snow day yesterday at last
a really good day to stay home from school
Inuit in Canada’s North have their own unique names for the months of the year. Aseena Mablick, an announcer for CBC Nunavut’s Inuktitut-language radio program Tausunni, has been collecting information on the names of the months in Inuktitut for years.
Mablick says one of the reasons she’s sharing this now is to “keep the language.”The names in Inuktitut are interconnected with the environment and wildlife surrounding the Inuit in Canada’s North.”It’s a truthful and honest calendar for people who are living over here, everyday, like us,” she says. “We just follow mother nature’s ways for naming the calendar.”
Each region in Nunavut has its own unique names for the calendar, and Mablick shared with us just two of the regions she’s looked into — Baffin region (also known as the Qikiqtaaluk Region) and Nunavik (northern Quebec).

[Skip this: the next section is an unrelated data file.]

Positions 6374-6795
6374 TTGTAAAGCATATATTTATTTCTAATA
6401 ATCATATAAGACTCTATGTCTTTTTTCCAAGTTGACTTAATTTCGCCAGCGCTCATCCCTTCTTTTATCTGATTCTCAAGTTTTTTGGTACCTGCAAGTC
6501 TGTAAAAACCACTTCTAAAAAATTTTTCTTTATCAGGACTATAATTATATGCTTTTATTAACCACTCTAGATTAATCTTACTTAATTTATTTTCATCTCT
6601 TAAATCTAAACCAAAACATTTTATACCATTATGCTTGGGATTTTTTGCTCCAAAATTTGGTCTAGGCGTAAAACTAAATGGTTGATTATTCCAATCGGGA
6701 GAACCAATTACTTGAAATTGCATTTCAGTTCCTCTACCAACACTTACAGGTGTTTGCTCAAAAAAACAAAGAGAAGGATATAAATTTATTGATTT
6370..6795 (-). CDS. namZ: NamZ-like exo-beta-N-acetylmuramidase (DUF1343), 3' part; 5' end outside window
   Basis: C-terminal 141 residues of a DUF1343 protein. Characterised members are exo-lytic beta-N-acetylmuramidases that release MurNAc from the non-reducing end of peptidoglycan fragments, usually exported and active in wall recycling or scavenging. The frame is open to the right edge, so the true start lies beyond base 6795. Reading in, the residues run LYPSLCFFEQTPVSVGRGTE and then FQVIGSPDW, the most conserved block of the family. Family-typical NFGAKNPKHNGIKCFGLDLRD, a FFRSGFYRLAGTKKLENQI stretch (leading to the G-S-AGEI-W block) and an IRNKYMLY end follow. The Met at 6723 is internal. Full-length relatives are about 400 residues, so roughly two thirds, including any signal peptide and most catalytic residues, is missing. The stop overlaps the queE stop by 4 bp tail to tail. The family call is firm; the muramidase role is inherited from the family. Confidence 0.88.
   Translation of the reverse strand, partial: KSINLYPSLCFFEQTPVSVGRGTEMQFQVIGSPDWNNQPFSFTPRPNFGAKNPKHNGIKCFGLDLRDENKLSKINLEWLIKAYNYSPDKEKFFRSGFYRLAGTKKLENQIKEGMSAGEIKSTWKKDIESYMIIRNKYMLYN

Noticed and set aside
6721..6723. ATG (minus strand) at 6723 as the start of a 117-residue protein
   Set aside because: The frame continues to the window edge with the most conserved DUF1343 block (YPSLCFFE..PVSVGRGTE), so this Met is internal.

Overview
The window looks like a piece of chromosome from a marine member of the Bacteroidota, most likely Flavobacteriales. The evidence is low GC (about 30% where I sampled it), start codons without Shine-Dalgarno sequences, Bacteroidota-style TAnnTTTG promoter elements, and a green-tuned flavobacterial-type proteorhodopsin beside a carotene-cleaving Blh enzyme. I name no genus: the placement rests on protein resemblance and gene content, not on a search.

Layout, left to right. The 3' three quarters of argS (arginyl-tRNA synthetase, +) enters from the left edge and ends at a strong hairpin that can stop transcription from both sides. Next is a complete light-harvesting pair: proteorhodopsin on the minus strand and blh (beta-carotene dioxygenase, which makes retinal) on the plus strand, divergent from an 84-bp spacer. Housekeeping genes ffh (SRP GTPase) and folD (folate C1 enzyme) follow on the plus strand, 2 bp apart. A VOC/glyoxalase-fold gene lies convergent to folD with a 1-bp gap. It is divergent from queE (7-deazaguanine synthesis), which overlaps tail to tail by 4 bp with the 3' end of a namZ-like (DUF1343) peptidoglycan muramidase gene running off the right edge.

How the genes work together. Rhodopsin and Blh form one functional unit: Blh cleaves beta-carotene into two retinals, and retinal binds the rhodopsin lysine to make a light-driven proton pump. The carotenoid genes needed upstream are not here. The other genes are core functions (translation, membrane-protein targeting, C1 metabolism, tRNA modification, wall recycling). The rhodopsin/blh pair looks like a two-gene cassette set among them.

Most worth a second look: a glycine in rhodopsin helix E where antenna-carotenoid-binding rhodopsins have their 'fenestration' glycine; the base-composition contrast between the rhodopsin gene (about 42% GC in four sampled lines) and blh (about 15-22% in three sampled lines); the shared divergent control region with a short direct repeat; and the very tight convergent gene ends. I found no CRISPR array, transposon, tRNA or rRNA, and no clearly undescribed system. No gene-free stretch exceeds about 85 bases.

January In Nunavik, January is “Naliqqaittuq”, literally meaning “nobody’s able to compete with it,” says Mablick. “It has to do with the coldest weather in that month.”
January is called “Qaummagiaq” in the Baffin region. It means “bright day coming back.”
meanwhile in ann arbor…
Continuing a six-decade tradition,
hundreds participated in a huge snowball fight
at the University of Michigan Diag,
embracing the Michigan snowstorm.
credits: cbc news (north), aseena mablick, deadline detroit